Wai Shing Ltd and its director Franklin Wai Shing were each charged under section 6 of the Health and Safety in Employment Act (1992) for failing to take all practicable steps to ensure the safety of its employee while at work. This followed an incident that left an employee paralysed from the neck down and requiring 24-hour care.
The victim lay undiscovered and unable to move for several hours after he was struck on the back of the neck by part of a harvester - used to collect pumpkin and squash - while he unloaded it from a truck in a remote location.
Sub-optimal demolition work of three residential buildings placed workers and neighbours at significant risk of asbestos exposure and landed the home owner with a large clean-up bill.
The dangers of asbestos have long been recognised which is why the extensive failings of P&M Demolition Specialists Ltd and its sole Director, Jade Ngaha, are so disturbing.
WorkSafe’s investigation found that P&M Demolition Specialists and Mr Ngaha had been told of asbestos containing material on site. Despite this, there was neither a risk assessment nor a comprehensive survey to establish the location, condition and quantity of asbestos containing material. Instead the demolition work proceeded with no safety controls in place, exposing workers and neighbours to asbestos fibres and asbestos containing dust. Asbestos dust was found well beyond the boundary of the worksite.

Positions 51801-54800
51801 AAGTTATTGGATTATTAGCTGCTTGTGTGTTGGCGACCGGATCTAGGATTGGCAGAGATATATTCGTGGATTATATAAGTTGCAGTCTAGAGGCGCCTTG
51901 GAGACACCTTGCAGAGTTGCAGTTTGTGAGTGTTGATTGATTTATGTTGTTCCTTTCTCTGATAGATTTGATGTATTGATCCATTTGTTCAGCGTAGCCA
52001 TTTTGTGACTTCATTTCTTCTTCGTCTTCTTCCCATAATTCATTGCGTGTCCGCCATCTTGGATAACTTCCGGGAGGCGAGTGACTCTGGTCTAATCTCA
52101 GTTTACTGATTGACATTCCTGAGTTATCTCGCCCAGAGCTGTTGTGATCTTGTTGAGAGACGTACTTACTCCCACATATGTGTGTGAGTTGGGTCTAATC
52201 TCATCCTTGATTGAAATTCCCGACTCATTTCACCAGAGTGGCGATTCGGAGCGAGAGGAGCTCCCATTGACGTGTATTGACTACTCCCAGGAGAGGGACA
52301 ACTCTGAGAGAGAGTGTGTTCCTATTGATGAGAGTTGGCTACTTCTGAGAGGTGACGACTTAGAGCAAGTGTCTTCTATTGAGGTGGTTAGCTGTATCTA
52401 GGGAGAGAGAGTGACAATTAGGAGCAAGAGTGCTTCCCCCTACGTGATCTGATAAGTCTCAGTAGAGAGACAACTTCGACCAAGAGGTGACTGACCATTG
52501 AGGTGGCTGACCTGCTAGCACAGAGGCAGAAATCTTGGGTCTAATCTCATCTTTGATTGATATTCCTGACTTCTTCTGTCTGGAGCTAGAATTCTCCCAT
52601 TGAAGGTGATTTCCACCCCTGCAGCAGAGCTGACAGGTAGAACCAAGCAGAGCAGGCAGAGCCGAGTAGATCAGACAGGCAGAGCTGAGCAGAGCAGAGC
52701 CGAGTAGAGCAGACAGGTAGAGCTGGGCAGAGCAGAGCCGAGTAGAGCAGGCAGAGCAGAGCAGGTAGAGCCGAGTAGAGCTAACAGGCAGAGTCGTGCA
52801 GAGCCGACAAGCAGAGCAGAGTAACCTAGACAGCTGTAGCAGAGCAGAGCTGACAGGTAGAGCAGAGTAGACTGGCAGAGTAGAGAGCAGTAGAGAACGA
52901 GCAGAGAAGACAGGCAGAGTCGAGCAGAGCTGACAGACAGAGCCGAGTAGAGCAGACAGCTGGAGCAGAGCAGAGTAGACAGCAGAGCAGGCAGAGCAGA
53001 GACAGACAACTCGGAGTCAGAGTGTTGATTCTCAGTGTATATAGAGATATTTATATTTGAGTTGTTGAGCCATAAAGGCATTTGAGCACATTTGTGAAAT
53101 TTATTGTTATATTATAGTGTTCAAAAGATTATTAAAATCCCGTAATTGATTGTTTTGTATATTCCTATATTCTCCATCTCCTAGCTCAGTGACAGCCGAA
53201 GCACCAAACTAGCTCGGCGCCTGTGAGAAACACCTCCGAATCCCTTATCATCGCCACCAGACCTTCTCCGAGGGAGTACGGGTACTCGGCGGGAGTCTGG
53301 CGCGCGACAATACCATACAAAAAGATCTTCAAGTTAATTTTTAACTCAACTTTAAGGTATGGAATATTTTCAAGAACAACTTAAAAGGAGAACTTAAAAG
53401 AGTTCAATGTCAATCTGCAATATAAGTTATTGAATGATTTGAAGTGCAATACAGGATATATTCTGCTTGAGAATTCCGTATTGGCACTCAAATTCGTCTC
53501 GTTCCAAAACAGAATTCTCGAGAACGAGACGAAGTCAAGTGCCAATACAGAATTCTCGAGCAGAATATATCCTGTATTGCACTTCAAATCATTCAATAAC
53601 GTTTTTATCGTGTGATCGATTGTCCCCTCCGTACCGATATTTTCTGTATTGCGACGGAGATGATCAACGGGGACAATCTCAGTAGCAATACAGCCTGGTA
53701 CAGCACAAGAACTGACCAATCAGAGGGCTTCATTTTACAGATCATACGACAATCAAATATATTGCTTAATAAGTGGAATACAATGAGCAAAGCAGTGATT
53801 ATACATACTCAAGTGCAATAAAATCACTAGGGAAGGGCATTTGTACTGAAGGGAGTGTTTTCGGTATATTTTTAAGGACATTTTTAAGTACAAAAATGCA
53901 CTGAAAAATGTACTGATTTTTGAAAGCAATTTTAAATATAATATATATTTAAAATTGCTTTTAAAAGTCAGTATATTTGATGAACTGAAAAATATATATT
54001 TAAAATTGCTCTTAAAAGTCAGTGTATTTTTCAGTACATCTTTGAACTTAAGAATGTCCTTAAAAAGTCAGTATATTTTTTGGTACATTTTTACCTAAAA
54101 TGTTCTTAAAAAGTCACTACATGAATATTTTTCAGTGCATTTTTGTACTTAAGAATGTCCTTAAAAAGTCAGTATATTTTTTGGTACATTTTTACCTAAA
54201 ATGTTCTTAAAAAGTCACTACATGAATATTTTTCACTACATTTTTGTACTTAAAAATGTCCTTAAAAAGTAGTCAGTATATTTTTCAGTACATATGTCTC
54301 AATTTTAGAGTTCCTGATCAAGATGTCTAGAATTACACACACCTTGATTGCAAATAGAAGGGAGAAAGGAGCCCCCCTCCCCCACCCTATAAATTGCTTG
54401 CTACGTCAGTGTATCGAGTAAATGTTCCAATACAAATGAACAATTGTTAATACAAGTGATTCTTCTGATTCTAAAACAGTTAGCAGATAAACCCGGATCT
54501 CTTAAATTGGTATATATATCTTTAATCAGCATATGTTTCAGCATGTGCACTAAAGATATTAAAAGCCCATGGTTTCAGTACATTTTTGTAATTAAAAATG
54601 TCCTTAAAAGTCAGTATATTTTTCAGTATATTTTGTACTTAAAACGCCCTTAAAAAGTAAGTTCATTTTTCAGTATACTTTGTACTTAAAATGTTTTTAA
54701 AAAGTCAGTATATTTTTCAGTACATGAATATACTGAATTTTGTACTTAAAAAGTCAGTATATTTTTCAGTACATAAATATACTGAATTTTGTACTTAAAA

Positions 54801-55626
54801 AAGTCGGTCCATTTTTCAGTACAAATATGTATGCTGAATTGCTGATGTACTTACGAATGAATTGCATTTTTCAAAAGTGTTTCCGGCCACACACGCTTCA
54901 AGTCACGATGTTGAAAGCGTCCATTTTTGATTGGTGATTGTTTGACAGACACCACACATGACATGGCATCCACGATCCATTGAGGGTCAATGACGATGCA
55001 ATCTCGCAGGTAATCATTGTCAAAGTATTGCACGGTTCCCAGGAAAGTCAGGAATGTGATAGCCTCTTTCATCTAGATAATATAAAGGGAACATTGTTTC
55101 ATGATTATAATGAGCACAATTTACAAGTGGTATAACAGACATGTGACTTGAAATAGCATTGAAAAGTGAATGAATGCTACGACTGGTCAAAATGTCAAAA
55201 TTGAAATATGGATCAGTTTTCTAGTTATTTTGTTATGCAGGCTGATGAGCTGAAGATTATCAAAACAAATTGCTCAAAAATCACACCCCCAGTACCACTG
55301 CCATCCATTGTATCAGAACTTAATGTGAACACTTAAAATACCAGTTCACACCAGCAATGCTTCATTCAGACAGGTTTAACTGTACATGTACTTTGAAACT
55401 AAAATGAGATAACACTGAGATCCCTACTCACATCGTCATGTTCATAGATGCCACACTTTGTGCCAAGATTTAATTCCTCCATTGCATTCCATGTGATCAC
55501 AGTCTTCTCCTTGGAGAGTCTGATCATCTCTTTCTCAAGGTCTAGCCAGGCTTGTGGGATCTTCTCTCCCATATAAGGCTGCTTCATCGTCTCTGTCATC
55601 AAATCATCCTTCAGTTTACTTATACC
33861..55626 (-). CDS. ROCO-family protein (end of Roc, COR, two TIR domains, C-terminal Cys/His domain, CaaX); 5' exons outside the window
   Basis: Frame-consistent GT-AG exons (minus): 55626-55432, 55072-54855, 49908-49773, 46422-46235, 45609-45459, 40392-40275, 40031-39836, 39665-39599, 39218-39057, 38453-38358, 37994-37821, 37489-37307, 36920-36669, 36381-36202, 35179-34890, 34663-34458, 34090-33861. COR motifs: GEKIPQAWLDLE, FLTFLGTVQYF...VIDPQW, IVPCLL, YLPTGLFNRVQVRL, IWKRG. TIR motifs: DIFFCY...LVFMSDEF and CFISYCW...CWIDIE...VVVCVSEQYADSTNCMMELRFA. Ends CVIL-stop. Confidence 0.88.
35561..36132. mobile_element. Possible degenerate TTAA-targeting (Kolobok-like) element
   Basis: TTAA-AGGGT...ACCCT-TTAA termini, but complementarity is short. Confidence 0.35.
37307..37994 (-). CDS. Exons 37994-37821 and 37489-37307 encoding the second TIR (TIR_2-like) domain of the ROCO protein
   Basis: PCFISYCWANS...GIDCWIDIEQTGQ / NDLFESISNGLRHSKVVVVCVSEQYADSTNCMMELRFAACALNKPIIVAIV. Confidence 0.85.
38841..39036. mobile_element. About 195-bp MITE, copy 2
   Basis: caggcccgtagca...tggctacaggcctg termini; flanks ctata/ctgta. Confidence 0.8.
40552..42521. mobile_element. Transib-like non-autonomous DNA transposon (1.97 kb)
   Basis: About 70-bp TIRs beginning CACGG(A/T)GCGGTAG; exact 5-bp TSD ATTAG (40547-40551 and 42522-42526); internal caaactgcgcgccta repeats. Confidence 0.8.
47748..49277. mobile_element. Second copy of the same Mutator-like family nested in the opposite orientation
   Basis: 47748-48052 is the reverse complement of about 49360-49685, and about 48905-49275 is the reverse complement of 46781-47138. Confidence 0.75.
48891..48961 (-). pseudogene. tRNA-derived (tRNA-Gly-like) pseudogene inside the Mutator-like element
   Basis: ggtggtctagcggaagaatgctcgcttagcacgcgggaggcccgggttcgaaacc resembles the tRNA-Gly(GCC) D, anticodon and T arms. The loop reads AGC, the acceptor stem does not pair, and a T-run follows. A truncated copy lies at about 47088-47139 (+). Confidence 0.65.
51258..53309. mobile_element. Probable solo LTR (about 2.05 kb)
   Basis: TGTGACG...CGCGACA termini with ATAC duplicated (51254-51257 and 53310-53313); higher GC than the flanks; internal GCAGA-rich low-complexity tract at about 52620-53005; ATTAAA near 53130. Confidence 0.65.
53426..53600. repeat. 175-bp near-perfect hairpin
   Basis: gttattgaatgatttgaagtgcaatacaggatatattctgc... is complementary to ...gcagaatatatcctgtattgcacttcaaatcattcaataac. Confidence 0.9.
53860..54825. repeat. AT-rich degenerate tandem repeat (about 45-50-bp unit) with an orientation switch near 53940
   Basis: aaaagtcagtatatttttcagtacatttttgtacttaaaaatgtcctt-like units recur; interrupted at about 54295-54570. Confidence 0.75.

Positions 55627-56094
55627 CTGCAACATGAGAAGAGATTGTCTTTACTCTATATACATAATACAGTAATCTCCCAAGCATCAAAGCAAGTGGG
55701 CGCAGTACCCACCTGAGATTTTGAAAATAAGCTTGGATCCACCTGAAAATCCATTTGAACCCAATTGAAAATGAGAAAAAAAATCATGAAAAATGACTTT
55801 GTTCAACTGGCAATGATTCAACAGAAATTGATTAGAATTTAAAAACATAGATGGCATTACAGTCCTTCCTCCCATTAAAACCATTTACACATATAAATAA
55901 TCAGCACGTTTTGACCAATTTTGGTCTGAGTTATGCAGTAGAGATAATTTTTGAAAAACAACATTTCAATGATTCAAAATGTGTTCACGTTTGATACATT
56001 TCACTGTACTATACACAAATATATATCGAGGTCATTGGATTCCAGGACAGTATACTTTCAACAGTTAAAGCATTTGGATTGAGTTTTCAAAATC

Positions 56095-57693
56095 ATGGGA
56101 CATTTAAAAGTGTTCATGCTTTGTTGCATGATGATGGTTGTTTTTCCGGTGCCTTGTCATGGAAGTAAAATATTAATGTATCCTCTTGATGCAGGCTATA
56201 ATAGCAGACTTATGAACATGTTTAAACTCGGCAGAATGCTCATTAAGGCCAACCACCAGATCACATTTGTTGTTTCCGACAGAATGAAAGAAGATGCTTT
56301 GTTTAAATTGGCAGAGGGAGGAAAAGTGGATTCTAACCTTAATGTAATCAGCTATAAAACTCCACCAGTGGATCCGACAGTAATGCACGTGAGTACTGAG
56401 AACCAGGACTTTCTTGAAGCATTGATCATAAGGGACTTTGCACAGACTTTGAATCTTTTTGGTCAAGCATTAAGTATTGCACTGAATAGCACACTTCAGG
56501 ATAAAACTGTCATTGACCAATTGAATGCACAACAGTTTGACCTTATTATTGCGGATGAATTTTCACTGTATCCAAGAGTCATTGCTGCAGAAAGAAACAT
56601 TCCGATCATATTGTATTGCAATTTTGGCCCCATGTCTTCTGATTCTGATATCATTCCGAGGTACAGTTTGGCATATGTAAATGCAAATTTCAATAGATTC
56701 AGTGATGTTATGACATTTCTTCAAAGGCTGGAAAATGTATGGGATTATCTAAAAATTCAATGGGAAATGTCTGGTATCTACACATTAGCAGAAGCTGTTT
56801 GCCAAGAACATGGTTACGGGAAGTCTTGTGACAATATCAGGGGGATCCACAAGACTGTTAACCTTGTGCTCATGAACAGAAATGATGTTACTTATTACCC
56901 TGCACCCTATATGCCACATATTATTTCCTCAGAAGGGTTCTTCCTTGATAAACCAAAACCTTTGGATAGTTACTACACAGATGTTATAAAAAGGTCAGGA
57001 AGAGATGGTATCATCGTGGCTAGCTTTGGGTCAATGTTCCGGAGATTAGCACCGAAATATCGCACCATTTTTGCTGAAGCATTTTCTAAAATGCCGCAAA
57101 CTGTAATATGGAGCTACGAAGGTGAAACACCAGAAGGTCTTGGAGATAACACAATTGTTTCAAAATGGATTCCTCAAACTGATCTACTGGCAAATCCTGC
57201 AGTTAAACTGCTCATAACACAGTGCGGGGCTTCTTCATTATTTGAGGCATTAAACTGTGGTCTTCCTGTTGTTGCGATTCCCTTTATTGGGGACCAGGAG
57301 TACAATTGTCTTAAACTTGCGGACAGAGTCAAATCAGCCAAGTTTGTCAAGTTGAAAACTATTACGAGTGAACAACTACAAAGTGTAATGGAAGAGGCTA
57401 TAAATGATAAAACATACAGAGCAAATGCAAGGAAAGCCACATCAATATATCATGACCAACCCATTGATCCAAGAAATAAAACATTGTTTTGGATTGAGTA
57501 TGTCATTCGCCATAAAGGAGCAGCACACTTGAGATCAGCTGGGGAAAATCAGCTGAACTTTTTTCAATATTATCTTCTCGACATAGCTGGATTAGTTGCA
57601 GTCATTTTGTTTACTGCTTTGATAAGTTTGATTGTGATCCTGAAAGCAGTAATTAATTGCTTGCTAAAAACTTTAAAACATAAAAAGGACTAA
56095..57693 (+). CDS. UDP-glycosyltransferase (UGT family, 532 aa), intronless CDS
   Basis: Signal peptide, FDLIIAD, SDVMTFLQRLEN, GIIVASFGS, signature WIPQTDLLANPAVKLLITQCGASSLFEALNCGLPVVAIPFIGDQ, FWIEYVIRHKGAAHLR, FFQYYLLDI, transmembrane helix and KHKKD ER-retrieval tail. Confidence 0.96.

WorkSafe New Zealand has accepted an enforceable undertaking from the St Kentigern Trust Board following an incident in which two students were injured during an April 2016 school production of Sweeney Todd.
WorkSafe’s investigation found that the Board breached the Health and Safety at Work Act 2015 (HSWA) by failing to ensure, so far as was reasonably practicable, that the health and safety of students was not put at risk from work carried out as part of the business or undertaking.
This is the first time WorkSafe has used an enforceable undertaking, a provision under the HSWA, which can be considered as an alternative to prosecution.
The trouble is... it doesn't actually tell me anything. What's happening right now? What real risks could I be exposed to? What controls do I need to know about?
There are several trades around, busy going about their tasks as I walk onto the site. Nobody stops me. Nobody inducts me. So, I report to the site box to sign in and check out the "Site Specific Safety Plan" provided by the principal contractor.
The SSSP is where it really starts to unravel, and here's how...